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"Is anyone going to come through here?"

That's what a Hilton hotel employee asked one of a dozen photographers along the red carpet at the White House Correspondents' Association Dinner a couple of hours before the event officially started Saturday evening. But, like a blood-thirsty mosquito on a sweltering night, it was the nagging, persistent thought that seemed to plague attendees throughout the event.

The reason: the vacuum left by the absence of President Donald Trump who had decided to spend his 100th day in office rallying with supporters in Pennsylvania.

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When U.S. forces captured Saddam Hussein back in 2003, they sent CIA analyst John Nixon to interrogate him. Nixon is now retired, and has written a book called Debriefing the President, about his interrogation of Saddam and other adventures in the spy trade.

Since Nixon has done both briefing and debriefing, we'll see how much he knows about underwear briefs. Click the listen link above to hear how he does.

There are few artists in the music business that have had the kind of career Bill Anderson has had. He wrote his first number one hit at age 19 while working as a disc jockey in Commerce, Georgia back in 1957; and since then he has placed 80 singles on the country music charts, 37 of them in the top ten. He’s been voted BMI Country Songwriter of the Year six times. He is a member of the Country Music Hall of Fame, the Georgia Music Hall of Fame, and has been a member of the Grand Ole Opry for five decades.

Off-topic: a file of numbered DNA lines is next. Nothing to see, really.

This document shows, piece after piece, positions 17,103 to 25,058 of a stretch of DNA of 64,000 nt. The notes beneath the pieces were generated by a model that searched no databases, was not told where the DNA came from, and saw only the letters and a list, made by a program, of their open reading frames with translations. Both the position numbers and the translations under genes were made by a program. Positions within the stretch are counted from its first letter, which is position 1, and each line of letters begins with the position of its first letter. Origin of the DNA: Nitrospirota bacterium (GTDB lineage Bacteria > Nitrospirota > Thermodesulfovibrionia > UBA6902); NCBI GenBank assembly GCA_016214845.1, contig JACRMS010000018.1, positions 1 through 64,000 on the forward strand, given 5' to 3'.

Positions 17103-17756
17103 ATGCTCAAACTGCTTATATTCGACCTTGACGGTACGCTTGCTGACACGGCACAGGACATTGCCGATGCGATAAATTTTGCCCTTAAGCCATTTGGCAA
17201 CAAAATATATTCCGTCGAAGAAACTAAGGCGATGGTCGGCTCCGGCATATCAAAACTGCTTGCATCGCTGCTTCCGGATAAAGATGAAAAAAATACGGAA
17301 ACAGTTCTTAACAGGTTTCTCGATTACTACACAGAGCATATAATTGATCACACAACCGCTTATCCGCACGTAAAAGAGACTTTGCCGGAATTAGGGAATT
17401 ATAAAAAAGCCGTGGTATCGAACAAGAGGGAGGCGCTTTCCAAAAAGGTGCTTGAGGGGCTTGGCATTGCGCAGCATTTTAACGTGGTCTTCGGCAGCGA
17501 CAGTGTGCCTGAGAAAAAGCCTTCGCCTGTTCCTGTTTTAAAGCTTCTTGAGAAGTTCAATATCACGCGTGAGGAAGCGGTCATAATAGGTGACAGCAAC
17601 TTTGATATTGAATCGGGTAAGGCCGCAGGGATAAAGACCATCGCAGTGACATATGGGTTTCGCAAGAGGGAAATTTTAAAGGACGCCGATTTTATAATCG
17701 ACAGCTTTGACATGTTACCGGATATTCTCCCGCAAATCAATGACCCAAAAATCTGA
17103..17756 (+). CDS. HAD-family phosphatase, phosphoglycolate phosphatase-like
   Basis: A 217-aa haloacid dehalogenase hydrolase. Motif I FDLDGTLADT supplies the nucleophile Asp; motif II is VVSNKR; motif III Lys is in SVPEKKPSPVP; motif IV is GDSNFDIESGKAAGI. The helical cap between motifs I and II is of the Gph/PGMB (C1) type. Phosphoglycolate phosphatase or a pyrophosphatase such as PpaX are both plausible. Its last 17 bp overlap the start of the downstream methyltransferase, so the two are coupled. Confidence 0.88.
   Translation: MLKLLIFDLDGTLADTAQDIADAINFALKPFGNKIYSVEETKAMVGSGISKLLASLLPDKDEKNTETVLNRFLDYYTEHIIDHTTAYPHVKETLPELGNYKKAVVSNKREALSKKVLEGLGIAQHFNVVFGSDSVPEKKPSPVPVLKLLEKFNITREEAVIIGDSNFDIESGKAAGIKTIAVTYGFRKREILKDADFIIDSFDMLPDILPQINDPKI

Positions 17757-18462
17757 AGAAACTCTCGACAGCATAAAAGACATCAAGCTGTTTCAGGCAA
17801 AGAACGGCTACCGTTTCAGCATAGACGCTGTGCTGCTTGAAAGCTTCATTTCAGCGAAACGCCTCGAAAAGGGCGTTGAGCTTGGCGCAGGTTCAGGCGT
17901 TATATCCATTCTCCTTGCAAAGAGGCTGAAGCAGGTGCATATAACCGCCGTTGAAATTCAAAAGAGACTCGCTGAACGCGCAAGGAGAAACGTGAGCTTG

Reading The Game: Stardew Valley

16 hours ago

For years now, some of the best, wildest, most moving or revealing stories we've been telling ourselves have come not from books, movies or TV, but from video games. So we're running an occasional series, Reading The Game, in which we take a look at some of these games from a literary perspective.

Dear Sugar Radio is a weekly podcast from member station WBUR. Hosts Steve Almond and Cheryl Strayed offer "radical empathy" and advice on everything from relationships and parenthood to dealing with drug problems or anxiety.

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Every month, we at NPR Music convene a panel of hosts and music directors from the public-radio family across the country. Their objective: to share the new songs they simply can't get enough of. Some of our panelists delight in the surprise of a well-established band's latest offering; others shine a spotlight on a younger, local artist on the verge of breaking out nationally. Either way, it's a singular opportunity to discover something new.

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If you're the kind of person who opens the paper in the morning and goes straight to the obituaries, we've got good news for you: There's a new documentary out this week that follows the staff writers of the New York Times obituary desk. It's called Obit.